For more information about MANA Crop Protection, Parallel Plus and other products in the portfolio, visit

Case IH Supports FFA With Special Donation

Case IH is pleased to continue its long-standing support of the National FFA Foundation by donating a new, one-of-a-kind Case skid steer nicknamed, “Red Power,” to be auctioned off later next year to benefit the National FFA Foundation.

From a practical standpoint, “Red Power” is a Case model SV250 skid steer, with 82 gross engine horsepower and a 2,500-pound rated operating capacity (ROC). Factory features include a full cab with heat and air conditioning and switchable (pattern) electro-hydraulic (EH) controls.

What makes “Red Power” extraordinary are its exclusive features including added dual chrome exhaust stacks, custom eight-spoke pattern wheels with chrome center caps and lugs, tinted cab windows and a custom red leather seat. For additional information, go to

MANA Completes Merger With Chinese Company

Makhteshim Agan Group (MAI), a world leader in crop protection solutions, has announced that a majority interest of its publically owned shares was acquired by China National Agrochemical Corporation, a full subsidiary of China National Chemical Corporation (ChemChina).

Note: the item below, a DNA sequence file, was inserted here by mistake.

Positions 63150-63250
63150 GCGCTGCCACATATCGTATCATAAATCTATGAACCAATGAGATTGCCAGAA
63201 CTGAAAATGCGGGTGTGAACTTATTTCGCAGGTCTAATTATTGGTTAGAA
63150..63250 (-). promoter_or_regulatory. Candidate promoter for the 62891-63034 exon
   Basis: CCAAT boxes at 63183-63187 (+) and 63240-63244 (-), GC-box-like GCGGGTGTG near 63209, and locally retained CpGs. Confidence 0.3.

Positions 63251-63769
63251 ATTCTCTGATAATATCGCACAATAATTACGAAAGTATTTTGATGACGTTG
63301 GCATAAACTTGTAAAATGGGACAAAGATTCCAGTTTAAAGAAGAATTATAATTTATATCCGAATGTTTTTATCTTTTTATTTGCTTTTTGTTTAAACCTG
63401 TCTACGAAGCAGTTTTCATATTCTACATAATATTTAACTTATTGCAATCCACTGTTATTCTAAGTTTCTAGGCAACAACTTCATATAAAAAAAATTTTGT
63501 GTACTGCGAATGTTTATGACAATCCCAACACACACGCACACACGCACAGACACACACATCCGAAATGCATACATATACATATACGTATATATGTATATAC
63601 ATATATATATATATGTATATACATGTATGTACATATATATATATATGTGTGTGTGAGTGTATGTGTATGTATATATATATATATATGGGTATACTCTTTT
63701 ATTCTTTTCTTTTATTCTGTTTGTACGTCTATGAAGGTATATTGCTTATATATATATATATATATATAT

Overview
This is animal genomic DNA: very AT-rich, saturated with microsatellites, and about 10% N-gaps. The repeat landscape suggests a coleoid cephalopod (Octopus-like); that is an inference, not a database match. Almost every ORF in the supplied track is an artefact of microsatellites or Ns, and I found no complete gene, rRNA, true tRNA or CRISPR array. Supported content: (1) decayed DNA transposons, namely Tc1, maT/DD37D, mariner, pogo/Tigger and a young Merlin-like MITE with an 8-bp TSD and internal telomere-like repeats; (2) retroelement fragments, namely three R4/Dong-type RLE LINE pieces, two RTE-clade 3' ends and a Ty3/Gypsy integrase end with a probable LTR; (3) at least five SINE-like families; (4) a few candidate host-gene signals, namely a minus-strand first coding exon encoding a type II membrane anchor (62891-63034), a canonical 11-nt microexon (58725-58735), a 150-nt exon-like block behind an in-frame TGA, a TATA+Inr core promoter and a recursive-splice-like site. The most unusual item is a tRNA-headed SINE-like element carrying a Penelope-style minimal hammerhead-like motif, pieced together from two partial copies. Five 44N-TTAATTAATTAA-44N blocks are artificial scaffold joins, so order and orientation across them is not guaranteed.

Upon this announcement, MAI becomes a private company with 60 percent ownership by ChemChina and 40 percent by Koor Industries Ltd. ChemChina is one of the top 500 companies in the world and the largest chemical producer in China. Koor Industries Ltd. is part of the Israeli holding company IDB Group, and a long time shareholder of MAI stock.

The merger occurred following the approval of MAI shareholders and U.S., European and Brazilian anti-trust authorities. The MAI and ChemChina merger is the largest transaction ever concluded between a Chinese and an Israeli company and represents a significant milestone in MAI’s 65-year history.